Last month, Agilent Technologies introduced the second catalog array in its growing menu of copy number variation-themed chips — an effort to reach customers who are interested in surveying CNVs in genome-wide association studies.
The Human CNV Association 2x105K microarray is designed for studying associations between genomic CNVs and disease. It follows the company's launch of the 2x400K CNV array, which was designed to cover known CNV regions from the Database of Genomic Variants.
The array is based on a design by the Wellcome Trust Case Control Consortium, which is currently conducting a study of CNVs and their relationships to a number of widespread disorders.
The new chip is configured with two microarrays per slide, with each array containing 105,000 probes. The firm claims that, compared to existing arrays, the design of this array will enable more calls with fewer data points because of targeted content in "high-confidence" CNV regions.
Last August, the WTCCC selected Agilent to manufacture CNV microarrays for the second phase of its study to identify genetic variants influencing disease susceptibility in a variety of rare and common diseases. Using CNV data from the WT-hosted Genome Structural Variation Consortium plus content that overlaps with the content of the Affymetrix SNP 6.0 array, the WTCCC identified a set of 11,000 disease-related loci that it used for the new Agilent arrays. To date, the consortium has run 20,000 samples on the new arrays.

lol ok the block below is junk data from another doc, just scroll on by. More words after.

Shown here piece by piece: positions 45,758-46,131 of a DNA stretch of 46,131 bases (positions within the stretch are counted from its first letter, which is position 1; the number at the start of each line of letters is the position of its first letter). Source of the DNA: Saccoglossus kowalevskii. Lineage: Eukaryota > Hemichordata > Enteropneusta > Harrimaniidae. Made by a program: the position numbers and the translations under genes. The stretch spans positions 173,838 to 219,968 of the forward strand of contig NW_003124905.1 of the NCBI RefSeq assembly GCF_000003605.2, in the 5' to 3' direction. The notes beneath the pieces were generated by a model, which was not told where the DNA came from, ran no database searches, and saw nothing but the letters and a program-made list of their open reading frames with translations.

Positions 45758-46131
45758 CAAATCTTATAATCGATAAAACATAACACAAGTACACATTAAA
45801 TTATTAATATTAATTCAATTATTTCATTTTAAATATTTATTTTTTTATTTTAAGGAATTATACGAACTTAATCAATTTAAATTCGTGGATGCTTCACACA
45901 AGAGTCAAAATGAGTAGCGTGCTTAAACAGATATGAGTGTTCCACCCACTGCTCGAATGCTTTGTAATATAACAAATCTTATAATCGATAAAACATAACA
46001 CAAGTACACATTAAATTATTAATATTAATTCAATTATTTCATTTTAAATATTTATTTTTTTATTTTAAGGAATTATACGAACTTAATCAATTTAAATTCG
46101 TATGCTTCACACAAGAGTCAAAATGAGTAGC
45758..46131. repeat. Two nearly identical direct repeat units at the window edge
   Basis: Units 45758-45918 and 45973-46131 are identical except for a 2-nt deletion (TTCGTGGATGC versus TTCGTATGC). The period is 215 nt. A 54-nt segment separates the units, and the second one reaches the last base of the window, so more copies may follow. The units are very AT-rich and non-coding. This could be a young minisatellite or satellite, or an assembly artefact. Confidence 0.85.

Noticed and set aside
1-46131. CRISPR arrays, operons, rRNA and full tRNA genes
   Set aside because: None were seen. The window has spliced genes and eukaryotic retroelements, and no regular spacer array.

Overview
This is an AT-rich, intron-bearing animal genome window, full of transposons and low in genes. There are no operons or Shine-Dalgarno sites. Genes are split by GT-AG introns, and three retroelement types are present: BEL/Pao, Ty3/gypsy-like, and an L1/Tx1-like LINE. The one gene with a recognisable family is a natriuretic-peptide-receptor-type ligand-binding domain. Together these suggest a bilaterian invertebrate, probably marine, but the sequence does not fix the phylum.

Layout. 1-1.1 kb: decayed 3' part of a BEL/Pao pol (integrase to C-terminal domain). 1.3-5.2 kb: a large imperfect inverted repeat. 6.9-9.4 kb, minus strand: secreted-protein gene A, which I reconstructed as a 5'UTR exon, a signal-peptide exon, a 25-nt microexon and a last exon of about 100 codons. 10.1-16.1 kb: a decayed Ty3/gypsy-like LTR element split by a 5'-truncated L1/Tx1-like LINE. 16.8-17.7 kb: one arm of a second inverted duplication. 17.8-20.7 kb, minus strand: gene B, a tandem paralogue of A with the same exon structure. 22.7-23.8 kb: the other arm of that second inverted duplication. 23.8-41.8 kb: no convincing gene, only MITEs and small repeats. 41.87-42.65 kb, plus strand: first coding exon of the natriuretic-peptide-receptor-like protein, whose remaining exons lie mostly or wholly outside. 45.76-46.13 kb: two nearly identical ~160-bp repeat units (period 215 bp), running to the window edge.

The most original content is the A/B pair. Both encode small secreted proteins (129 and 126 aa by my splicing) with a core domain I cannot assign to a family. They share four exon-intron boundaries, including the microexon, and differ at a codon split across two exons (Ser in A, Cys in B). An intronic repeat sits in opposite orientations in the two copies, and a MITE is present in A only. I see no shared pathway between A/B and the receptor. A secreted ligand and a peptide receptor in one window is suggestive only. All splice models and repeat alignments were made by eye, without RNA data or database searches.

By launching this chip, Agilent is making the WTCCC design available to anybody who wants to run it. "A lot of groups are tied into what the WTCCC is doing," says Dione Bailey, Agilent's CGH and CNV array product manager.
Bailey says that customers have requested access to the WTCCC array for use in similar association studies. "It is a targeted design in that the WTCCC did upfront screening to select regions in the population that they were interested in and focused on these sets in these diseases," she says.
— Justin Petrone
In a paper published in PNAS, Affymetrix, Genentech, and Stanford University's Genome Technology Center describe a new array-based resequencing assay that they used to sequence a total of 2,350 megabases with a false positive rate of one in 500,000 base pairs.
The Baylor College of Medicine's Medical Genetics Laboratories will use Illumina's Infinium high-density microarrays to study genomic imprinting and its role in developmental diseases such as Prader-Willi syndrome, Angelman syndrome, and others.
CGC Genetics, a medical genetics lab firm that provides microarray-based genetic diagnostic tests and was one of 13 companies to receive cease-and-desist letters from the State of California, recently gained a Clinical Laboratory License from the state.
Amount NIH will grant For Data Analysis ¬Methods for Its Roadmap initiative Genotype-Tissue Expression Project
DNA Microarray Analysis of Neuronal Excitability
Grantee: Donald Cooper, University of Texas Southwestern Medical Center
Began: May 15, 2005; Ends: Apr. 30, 2010
This project will combine DNA microarrays and patch-clamp electrophysiology to characterize gene expression patterns of neurons in the rodent brain in response to repeated psychomotor stimulant injections. Cooper will look for "voltage and ligand-gated ion-channel genes that are subject to modulation by psychostimulants in the accumbens, subiculum and prefrontal cortical neurons."
Prenatal Cytogenetic Diagnosis by Array-based Copy Number Analysis
Grantee: Ronald Wapner, Columbia University Medical Center
Began: Jun. 8, 2007; Ends: May 31, 2012
This study will compare the accuracy and efficacy of array CGH to conventional cytogenetics. Wapner will look at 4,000 patients: the first 1,750 will undergo routine testing to compare the technique's ability to identify aneuploidy and, with the rest, he'll tackle the potential of aCGH to find subtle cytogenetic abnormalities.